This is actually two questions, which I've lumped together. The first concerns the -eth suffix, the second concerns the -est suffix.

(1) I am aware of the difference in MEANING between "a question is coming" and "a question cometh", which is that the latter conveys a feeling of inexorability, of unstoppability, whereas the former is just an indicative statement. (At least, I THINK that's the difference). But my question is ... what's going on here grammatically? Is the -eth suffix a "mood" which no longer exists in modern English? Is it a tense? Does it have a formal definition? What? I hope an answer cometh.

(2) I have a similar question relating to the "-est" suffix, as in for example the sentence "LOBBEST thou thy Holy Hand Grenade of Antioch towards thy foe".

Can anyone shed any light on either -eth or -est or both?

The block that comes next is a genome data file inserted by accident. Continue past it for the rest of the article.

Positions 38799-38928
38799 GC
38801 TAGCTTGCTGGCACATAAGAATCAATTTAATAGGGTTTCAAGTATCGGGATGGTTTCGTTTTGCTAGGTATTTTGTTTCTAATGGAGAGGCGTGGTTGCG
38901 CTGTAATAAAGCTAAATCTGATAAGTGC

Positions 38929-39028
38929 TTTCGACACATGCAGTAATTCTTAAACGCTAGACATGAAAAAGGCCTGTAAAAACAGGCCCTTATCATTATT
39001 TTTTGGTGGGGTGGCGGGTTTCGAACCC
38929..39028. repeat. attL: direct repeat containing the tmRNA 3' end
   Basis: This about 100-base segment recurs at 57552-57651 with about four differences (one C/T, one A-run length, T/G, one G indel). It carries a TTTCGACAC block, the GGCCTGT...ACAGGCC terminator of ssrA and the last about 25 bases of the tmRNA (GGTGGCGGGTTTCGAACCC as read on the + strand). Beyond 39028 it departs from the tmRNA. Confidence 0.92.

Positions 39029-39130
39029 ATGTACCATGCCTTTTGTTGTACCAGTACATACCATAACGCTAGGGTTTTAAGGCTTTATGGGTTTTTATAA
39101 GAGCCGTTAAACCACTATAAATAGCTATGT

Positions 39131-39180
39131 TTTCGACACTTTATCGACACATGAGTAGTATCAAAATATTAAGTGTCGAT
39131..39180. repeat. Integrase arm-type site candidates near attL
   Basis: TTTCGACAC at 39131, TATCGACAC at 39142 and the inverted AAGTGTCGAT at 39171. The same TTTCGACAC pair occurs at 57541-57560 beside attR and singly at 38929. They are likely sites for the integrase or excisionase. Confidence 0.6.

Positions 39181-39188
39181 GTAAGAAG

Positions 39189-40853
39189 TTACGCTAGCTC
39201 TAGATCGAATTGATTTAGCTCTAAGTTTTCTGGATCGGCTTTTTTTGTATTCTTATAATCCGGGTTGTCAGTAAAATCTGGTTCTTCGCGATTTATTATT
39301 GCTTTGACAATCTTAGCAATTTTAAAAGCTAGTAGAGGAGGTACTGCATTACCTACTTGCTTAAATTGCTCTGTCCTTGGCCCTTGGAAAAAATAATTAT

An interesting question with (in my opinion) a simple answer!

No, they're certainly not tenses, simply archaic forms of the present tense.

(You'll probably have noticed by now that I tend to keep things short and sweet)

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We all have noticed that Chris. Thanks for being such a sweetheart.
I'm not convinced. The -est suffix appears to imply imperative mood to me, wherase -eth doesn't. (This is all supposition of course. I don't know for sure, or I wouldn't be asking).

Hey, does anyone know of any handy web sites which focus on the use of old English?